The show opens in Joe’s Diner located somewhere in Dixie. The owner, Joe is a gruff but honest man and his three waitresses are portrayed in a fairly typical, perhaps even stereotypical, way but then the story begins to develop.
Jenna [Desi Oakley] is a master pie maker and a big part of the success of Joe’s Diner but she is stressed because poor Jenna is in a very abusive marriage and she comes to learn that she is pregnant. Her coworkers Becky [Charity Angel Dawson] and Dawn [Lenne Klingaman] have their own issues and clearly the shop owner Joe [Larry Marshall] is under pressure, yet there is a real camaraderie revealed in action and song.
Jenna becomes concerned about her pregnancy and goes to see her doctor, but the doctor she expects to see is not there and she is seen instead by a handsome young doctor Pomatter [Bryan Fenkart]. Instantly there is a spark of something more than just a doctor/patient relationship.Â
All of this is told in large part through the sensational music of Sara Bareilles. As Act One unfolded I was at first somewhat underwhelmed but that changed quickly and powerfully. It became evident that Jenna was much more than simply a pie maker and waitress and Joe had a far deeper soul that you might at first suspect.
As it always does in a great performance far larger issues soon began to develop. Jenna was after all in a relationship she hated and yet she was now pregnant with the child from a man she did not want. What would she do, what could she do? The other people at Joe’s Diner had their own personal issues to resolve and even Earl [Nick Bailey] the abusive husband was inescapably involved.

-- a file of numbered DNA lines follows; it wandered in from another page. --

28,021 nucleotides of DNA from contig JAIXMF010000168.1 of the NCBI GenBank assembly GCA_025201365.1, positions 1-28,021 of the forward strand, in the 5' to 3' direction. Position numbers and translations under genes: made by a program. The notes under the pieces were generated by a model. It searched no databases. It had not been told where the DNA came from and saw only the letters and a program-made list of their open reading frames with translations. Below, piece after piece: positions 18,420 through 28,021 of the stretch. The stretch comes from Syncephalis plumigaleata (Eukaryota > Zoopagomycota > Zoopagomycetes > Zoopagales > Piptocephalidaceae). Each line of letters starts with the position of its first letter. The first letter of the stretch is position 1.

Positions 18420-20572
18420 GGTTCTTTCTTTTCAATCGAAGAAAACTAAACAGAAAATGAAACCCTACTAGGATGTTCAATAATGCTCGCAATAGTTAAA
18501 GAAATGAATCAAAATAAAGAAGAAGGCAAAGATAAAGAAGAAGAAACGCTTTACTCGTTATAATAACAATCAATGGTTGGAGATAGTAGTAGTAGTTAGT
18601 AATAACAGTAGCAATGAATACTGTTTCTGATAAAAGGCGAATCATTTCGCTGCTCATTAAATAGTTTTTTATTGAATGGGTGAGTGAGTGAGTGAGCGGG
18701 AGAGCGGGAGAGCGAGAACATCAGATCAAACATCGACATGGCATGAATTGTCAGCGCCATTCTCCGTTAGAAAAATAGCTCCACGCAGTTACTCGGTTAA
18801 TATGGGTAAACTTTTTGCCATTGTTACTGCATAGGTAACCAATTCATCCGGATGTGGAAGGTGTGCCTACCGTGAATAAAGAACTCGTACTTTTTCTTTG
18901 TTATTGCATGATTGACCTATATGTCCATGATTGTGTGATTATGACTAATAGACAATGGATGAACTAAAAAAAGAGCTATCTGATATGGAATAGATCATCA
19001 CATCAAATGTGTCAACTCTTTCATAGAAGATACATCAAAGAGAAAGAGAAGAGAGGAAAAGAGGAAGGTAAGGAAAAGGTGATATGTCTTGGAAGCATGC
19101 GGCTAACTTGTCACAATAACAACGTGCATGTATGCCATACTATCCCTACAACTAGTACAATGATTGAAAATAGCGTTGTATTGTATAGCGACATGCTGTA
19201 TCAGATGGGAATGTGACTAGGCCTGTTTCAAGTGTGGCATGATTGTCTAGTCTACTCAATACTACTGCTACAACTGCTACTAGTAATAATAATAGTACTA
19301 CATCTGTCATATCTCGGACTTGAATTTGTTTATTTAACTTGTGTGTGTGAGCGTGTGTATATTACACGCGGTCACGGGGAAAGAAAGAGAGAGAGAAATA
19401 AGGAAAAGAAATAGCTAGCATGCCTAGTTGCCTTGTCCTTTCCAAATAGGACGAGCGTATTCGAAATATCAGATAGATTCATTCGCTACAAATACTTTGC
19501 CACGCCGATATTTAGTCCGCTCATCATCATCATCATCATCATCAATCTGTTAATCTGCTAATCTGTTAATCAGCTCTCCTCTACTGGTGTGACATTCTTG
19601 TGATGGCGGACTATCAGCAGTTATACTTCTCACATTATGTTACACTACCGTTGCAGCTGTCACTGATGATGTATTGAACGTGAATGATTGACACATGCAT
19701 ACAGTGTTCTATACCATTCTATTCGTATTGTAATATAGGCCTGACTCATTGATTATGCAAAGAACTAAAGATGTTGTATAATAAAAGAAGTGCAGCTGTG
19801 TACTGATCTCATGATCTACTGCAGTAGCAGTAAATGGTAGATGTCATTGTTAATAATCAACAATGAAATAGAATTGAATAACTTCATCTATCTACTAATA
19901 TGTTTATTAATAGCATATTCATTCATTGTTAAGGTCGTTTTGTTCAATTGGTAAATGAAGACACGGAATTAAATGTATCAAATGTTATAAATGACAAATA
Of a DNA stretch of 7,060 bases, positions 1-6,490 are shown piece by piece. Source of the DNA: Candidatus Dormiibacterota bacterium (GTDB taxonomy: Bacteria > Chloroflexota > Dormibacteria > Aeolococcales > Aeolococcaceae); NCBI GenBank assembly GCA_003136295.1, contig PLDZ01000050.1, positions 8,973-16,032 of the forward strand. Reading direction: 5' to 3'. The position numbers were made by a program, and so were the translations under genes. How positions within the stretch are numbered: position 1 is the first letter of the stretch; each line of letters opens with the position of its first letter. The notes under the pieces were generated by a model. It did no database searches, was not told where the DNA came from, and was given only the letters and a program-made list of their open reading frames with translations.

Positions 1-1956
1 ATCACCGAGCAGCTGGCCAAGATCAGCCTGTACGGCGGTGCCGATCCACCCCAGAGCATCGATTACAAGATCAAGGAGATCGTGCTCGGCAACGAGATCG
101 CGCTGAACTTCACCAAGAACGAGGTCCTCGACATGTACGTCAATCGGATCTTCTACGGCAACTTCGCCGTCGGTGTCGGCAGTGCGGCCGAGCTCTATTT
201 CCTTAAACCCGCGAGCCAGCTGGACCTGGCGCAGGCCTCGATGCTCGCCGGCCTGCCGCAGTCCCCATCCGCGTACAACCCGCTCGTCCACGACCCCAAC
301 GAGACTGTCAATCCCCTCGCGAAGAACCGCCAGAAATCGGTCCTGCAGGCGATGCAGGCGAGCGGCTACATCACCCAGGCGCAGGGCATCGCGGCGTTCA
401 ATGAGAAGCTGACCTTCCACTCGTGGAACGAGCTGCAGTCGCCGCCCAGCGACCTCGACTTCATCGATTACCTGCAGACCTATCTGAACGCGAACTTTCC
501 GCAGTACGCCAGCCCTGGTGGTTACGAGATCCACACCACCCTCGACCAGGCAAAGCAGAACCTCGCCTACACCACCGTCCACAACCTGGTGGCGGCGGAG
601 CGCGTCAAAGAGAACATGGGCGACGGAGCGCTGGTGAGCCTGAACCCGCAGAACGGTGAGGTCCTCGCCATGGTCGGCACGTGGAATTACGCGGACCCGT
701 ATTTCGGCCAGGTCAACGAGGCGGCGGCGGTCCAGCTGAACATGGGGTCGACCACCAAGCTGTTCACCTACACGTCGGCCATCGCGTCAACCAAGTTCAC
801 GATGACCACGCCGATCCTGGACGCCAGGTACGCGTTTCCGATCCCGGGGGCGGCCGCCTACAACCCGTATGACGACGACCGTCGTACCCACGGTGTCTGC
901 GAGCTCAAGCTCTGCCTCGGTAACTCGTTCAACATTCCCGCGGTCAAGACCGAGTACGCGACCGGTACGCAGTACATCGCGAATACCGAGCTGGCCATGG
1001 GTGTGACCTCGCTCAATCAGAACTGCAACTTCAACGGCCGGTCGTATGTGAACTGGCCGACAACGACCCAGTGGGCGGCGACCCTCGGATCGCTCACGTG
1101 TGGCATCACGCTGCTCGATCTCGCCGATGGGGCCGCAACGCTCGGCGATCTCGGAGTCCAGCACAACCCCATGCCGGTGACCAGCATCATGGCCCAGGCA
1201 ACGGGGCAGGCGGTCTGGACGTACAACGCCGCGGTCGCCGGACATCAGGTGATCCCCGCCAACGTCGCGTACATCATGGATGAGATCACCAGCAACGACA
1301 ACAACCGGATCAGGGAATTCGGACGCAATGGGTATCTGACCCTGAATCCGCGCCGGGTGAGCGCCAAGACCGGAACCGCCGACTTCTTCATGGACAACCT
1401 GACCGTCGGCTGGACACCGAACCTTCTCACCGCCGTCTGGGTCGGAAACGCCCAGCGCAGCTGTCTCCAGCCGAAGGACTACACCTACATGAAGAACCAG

By the end of Act One there were so many questions. Would Jenna go through with having the baby? What role would Dr. Pomatter play in Jenna’s future? Would Jenna take a pie baking challenge which if she won could give a huge financial boost? What would be the future for coworkers Becky, Dawn and Joe? It was a fabulous set-up delivered with superb performances across the board. It was deeply rooted and real to life, an understanding of what pretty much everyone has had to deal with in some way during their own lives. In other words, Waitress is a very relatable story that touches everyone who sees it on stage.
There is, of course, plenty of action and drama in such classic musicals as Les Miserables but most who see that great show simply cannot relate to it in the way and to the degree most folks can with Waitress and that is why it is a super hit today and will ultimately be viewed as a true classic. So super kudos to the entire cast and crew and to six time Grammy nominee Sara Bareilles and to Jessie Nelson.
Waitress Is playing at the Pantages Theatre, now through August 26th with show times Tuesday through Fridays at 8:00 p.m.; Saturdays at 2:00 and 8:00 p.m. and Sundays at 1:00 and 6:30 p.m. You may purchase tickets here.
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Photos by Jon Marcus
Top photo: Charity Angel Dawson, Desi Oakley and Lenne Klingaman
Ron Irwin was born in Chicago, Illinois a long time ago. He served in the Marine Corps in Vietnam, became a trial lawyer, TV and radio host, CEO of a public company and once held an Emmy. He never won an Emmy he just held one. Ron has written and published twelve books. His most important book to date is “Live, Die, Live Again” in which Ron tells of his early life and his unexpected and very temporary death in 2012. That experience dramatically refocused his life and within the pages of that book Ron reveals how he achieved a much healthier life, ridding himself of Diabetes, Cancer and Heart Failure. Now Ron enjoys writing about many things including health topics, travel [he has circled the globe several times], adventure, culinary experiences and the world of performing art. Ron’s motto is “Live better, live longer and live stronger because it feels great and annoys others.” Contact the author.